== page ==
Why Is My Dog Drooling So Much?
Wondering why your dog drools so much? You've probably heard the old rule that "cats rule and dogs drool." While that's debatable, there may be some truth to it (although some cats drool, too). If you're going to live with a dog, you're likely going to have slobber. But how much salivation is normal for your pup? Here's what you need to know if you notice your dog drooling excessively.
Why Do Dogs Drool So Much?
All dogs drool to some degree. Saliva lubricates the mouth and helps move food down the esophagus into the stomach. It also aids in cooling dogs when they pant, and there's even evidence that dog saliva prevents cavities.
Some dogs naturally drool more than others; the shape of a dog's head and the way his lips meet his jowls play an important role. Some dog breeds have extra folds of skin around the muzzle so saliva and water can get trapped and drip out, explains Michelle Bombard, DVM, a veterinarian at the Malta Animal Hospital in Malta, N.Y.
Is Your Dog's Drooling Normal or Abnormal?
Excessive drooling is called ptyalism or hypersalivation, and it's not always a bad sign. The first step in knowing whether your dog's drooling is abnormal is simply knowing your pet, as the volume of "normal" slobber is different for every pup. Large breeds like Saint Bernards, mastiffs, bloodhounds, and Newfoundlands are known for being particularly slobbery.
However, drooling more than usual might be a sign of a health issue for any type of dog. "Look for a change from what is normal for that animal," Bombard says. "If you are cleaning up drool more frequently or you see a puddle when they get up from the floor or their bed, there may be a problem."
Bombard says that if your dog is showing signs of discomfort, particularly after eating something he shouldn't have, he should be seen by a vet sooner rather than later. "Also, pay attention to whether or not it is something acute that came on suddenly or has been chronic and increasing over time," she urges.
7 Causes of Excessive Drooling In Dogs
There are totally normal reasons for your pup to be a bit drooly. Harmless reasons for drooling in dogs, regardless of breed, include:
- Anticipation of food
- Response to interesting scents, especially those left by other animals
But if your dog is drooling more than usual, there might be something wrong. Here are some common causes of abnormal increased salivation.
1. There's Something in Your Dog's Mouth
Bombard had a client bring in a dog that was drooling all of a sudden, and it turns out the dog had eaten a pencil and it was stuck between his teeth in the bridge of his mouth. The same thing sometimes happens when dogs chew on sticks, twigs, or toys. If you suspect your dog ate something weird and possibly dangerous, it's best to call your vet ASAP for next steps and likely book an appointment to get your pup checked out.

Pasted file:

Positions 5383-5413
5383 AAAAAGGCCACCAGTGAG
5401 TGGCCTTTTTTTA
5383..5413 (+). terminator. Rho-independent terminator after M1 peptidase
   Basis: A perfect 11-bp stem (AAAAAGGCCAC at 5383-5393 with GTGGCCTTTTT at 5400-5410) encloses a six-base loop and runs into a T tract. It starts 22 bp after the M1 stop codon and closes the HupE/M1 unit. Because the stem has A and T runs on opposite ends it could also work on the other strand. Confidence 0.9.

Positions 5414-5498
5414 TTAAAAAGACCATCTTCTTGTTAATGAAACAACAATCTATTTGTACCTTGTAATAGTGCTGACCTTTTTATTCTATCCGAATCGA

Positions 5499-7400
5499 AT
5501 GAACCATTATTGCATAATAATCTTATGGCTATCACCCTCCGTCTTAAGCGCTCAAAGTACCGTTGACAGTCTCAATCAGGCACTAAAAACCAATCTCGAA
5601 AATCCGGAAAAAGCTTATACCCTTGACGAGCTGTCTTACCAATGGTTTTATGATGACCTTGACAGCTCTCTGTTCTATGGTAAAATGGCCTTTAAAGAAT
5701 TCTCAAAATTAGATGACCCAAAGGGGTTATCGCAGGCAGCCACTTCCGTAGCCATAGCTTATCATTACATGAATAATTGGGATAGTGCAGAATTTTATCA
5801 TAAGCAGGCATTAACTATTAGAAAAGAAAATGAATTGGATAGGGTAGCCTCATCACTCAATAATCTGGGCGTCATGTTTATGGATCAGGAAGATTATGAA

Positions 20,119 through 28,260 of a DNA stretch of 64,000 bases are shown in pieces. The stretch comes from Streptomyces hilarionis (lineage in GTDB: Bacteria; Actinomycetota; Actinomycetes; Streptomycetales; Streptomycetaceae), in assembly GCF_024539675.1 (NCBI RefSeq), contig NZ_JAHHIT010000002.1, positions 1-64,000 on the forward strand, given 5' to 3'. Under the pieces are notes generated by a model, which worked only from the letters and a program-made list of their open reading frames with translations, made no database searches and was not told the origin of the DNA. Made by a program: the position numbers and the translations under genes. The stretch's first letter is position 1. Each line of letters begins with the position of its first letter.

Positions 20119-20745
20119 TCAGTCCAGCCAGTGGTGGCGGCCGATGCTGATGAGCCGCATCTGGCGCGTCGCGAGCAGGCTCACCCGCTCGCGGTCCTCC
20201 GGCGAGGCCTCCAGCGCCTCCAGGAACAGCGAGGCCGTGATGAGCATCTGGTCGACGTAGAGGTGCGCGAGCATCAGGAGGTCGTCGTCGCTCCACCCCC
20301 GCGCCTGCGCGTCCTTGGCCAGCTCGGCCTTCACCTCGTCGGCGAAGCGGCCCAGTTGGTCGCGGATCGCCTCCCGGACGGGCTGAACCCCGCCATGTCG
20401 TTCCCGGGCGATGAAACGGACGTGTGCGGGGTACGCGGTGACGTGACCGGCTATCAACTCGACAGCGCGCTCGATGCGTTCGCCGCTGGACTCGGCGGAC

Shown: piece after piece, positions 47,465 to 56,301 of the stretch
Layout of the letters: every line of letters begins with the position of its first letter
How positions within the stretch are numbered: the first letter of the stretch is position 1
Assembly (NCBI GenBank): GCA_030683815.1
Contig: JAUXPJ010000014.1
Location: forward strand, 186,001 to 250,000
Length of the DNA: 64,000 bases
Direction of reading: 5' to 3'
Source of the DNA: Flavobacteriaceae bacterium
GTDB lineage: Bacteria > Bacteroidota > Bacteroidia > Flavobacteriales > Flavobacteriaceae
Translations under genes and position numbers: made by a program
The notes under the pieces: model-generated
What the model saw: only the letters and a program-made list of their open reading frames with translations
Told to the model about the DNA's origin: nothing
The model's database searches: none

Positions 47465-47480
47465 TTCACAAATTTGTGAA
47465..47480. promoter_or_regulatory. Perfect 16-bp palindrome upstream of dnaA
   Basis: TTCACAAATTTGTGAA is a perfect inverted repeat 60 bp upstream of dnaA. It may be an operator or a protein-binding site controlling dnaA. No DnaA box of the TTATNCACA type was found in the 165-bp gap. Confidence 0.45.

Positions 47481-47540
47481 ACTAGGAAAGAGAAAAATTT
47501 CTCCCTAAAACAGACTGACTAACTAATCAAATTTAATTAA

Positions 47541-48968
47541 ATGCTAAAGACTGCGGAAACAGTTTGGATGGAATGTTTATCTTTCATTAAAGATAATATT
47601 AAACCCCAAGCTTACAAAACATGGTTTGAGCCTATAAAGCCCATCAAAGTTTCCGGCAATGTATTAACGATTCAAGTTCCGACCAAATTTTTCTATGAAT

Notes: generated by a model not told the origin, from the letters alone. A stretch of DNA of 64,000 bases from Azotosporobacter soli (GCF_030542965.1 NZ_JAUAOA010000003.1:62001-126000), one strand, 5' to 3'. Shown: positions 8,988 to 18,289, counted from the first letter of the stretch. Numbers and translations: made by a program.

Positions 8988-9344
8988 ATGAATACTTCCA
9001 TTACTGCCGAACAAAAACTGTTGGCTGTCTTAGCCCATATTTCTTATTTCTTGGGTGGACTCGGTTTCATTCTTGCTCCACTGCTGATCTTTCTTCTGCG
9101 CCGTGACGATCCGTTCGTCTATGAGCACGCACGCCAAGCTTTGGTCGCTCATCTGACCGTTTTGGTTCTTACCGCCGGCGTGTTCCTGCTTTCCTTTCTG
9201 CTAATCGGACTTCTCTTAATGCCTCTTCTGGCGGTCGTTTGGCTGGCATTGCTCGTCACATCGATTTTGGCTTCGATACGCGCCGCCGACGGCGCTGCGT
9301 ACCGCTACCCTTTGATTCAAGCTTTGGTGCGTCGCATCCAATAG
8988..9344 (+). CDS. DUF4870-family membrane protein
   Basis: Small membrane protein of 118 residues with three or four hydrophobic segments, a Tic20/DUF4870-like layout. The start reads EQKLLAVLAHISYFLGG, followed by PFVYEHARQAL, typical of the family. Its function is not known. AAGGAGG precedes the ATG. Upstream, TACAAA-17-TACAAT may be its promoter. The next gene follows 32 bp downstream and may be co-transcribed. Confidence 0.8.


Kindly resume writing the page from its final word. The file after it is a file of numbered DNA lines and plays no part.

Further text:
2. Dental Health Issues
Dental diseases and mouth disorders such as tooth decay, gingivitis, or an abscessed tooth can cause pain, inflammation, and discharge in the mouth. These conditions often lead to excessive drooling in dogs. If there is bleeding in the mouth, the saliva may have a pink or red tinge.
3. Stress and Anxiety
If your dog suddenly hears the pop of fireworks, he might begin to drool more than usual. This is a common sign of stress or anxiety. If your dog is drooling due to stress, you may notice other subtle changes in his body language, such as lip licking, yawning, and averting the eyes. Find out what is causing your pup's stress and work toward alleviating the stressor to get the drooling back to a normal level.
4. Toxins and Poisoning
Excessive drooling can be a reaction to eating a toxic plant or household hazard, such as medications and household cleaners. To reduce the risk, keep these items locked up in inaccessible cabinets and don't leave them lying around the house after use where your curious canine might sniff them out. A bite or sting from a venomous insect or animal may also cause increased salivation in dogs.
5. GI Issues
Just like in people, gastrointestinal issues may cause nausea—and nausea causes increased salivation. It can be difficult to determine if your dog is simply eagerly awaiting food or has an upset stomach. Watch for signs of illness, such as lethargy, vomiting, and a poor appetite. Motion sickness, kidney disease, and liver disease sometimes cause nausea, too. Other GI conditions that may lead to excessive drooling include esophageal diseases like megaesophagus.
6. Heatstroke or Heat Exhaustion
Dogs pant to cool themselves, and overheated dogs tend to drool more while panting. Heat exhaustion is a precursor to heatstroke and can cause heavy panting accompanied by thick drool. Other signs include lethargy and bright red gums and tongue. The dog may collapse if the situation advances to heatstroke (if his body temperature is over 104 degrees Fahrenheit).
7. Other Conditions
There are a few other physical conditions that can cause excessive drooling in dogs:
Treatments and Home Remedies for Excessive Dog Drooling
Bombard encourages pet parents to talk with their dog's veterinarian before starting home remedies beyond a drool rag or bandana.
"A lot of different things recommended by the pet store and seem benign have the potential to cause or mask other problems," she says. "You want to make sure that you don't miss dental disease. It is one of those things that develops kind of slowly and you might not see it."
If the drooling is getting really out of hand and you've ruled out any medical issues, changing your dog's diet and feeding routine can help limit the amount of drool cleanup. Though, you'll also want to discuss this with your vet before making major changes.
"Some foods trigger drooling more than others and just the anticipation of getting a treat they love can get the saliva flowing," she says. "Changing the food or treat routine might make a change in the pet."